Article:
Funny man and bestselling author Bill Bryson charmed a packed arena on February 22, 2016, at Rollins College as part of the Rollins Winter Park Institute. Bryson, a master storyteller both on the page and at the microphone, thanked the many members of the audience for being there and said an author is never quite sure who will show up for any talk.
He went on to tell the story of speaking at a Barnes & Noble recently where only five people showed up. The store had set out six chairs, so for them, it was a full house. “The audience was composed of the store manager,” Bryson said, “who was obligated to be there, a couple who were friends of his parents and wanted to hear about how they were doing, a man who had driven from quite a distance because he too was named Bill Bryson and wanted to take his photo with me while holding our drivers licenses, and this guy’s wife who didn’t seem to want to spend the evening with either Bryson.” That story was the first of many more wonderfully funny stories to come.
Bryson read excerpts from several of his books and told about growing up in Des Moines, Iowa, into a journalistic family; his father, mother, and older brother all wrote for the Des Moines Register. From that upbringing, he learned writing was a job, what you did every day, not an art form or something to do only when you felt like it. This sentiment came through loud and clear when he was asked a question about what inspires him to write. His one-word, emphatic answer, “Bills.”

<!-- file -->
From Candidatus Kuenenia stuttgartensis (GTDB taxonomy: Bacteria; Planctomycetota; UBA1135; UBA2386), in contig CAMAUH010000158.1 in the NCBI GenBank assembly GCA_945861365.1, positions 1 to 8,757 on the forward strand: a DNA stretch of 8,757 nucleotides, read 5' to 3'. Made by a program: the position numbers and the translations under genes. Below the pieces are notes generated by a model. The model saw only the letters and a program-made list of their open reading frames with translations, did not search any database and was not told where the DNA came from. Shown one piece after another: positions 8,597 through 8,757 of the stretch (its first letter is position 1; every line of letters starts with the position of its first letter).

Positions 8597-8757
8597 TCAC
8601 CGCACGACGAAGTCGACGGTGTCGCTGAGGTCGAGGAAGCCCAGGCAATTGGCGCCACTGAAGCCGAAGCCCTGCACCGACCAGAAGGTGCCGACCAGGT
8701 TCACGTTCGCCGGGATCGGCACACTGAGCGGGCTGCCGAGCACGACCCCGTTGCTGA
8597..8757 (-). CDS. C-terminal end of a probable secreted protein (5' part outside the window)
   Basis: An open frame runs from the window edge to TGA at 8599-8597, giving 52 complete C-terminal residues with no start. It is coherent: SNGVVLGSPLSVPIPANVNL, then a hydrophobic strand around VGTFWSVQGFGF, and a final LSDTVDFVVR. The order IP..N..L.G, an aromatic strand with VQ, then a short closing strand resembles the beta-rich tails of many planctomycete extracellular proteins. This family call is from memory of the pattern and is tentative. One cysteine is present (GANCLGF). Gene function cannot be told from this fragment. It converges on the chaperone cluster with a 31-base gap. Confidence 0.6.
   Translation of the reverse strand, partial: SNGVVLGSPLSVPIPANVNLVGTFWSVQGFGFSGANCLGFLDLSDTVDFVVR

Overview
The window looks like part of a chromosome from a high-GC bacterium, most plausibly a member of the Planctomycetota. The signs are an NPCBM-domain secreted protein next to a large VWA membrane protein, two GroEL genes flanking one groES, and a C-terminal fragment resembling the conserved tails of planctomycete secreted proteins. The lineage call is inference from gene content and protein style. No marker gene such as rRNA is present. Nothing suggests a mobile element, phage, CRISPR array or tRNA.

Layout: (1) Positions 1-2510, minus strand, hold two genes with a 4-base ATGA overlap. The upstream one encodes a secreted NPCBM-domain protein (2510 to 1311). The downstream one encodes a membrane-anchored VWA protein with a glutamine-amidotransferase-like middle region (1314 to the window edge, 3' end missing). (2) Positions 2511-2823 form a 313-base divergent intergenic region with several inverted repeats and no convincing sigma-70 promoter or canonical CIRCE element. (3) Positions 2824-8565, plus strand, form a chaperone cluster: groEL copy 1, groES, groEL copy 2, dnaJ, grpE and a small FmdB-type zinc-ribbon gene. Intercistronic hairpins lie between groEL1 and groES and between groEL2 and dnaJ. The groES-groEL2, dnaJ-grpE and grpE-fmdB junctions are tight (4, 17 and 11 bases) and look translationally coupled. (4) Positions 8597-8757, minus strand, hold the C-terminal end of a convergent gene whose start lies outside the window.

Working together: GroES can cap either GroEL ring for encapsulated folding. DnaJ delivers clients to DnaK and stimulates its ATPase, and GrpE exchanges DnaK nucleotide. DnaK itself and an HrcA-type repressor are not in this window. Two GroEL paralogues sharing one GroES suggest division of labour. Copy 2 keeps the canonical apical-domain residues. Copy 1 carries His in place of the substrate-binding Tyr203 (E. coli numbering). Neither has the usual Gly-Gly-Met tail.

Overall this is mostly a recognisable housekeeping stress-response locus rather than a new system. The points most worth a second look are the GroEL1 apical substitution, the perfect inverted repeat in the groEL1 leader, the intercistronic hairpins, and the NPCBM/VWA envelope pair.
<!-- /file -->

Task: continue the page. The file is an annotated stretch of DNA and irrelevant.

He credits his father for his funny side and says he worries we are losing our senses of humor and growing too serious about things, especially ourselves. He fears there aren’t as “many jokes floating in the air” as in previous times and encouraged people to look for and practice humor in their daily lives. Good advice from one who does it well.
Bryson talked some about the recent movie, A Walk in the Woods, starring Robert Redford and Nick Nolte, based on a book of the same name he released in 2006. Originally, the movie was supposed to be a reunion of Redford and Paul Newman, so the project was shelved after Newman’s death in 2008. Bryson said Redford did a good job with the movie except for one scene where Bryson’s character has a near-miss encounter in a motel room with a woman. Bryson said that never happened and that he quickly explained creative license to his wife as they sat in a darkened theater with Redford for the movie’s release at the Sundance Film Festival.
You can read a review of Bryson’s latest book, The Road to Little Dribbling: Adventures of an American in Britain, in this newsletter. This book is a follow up to one he wrote about Britain twenty years ago, Notes from a Small Island, where he treks through the country and discusses what has changed in two decades.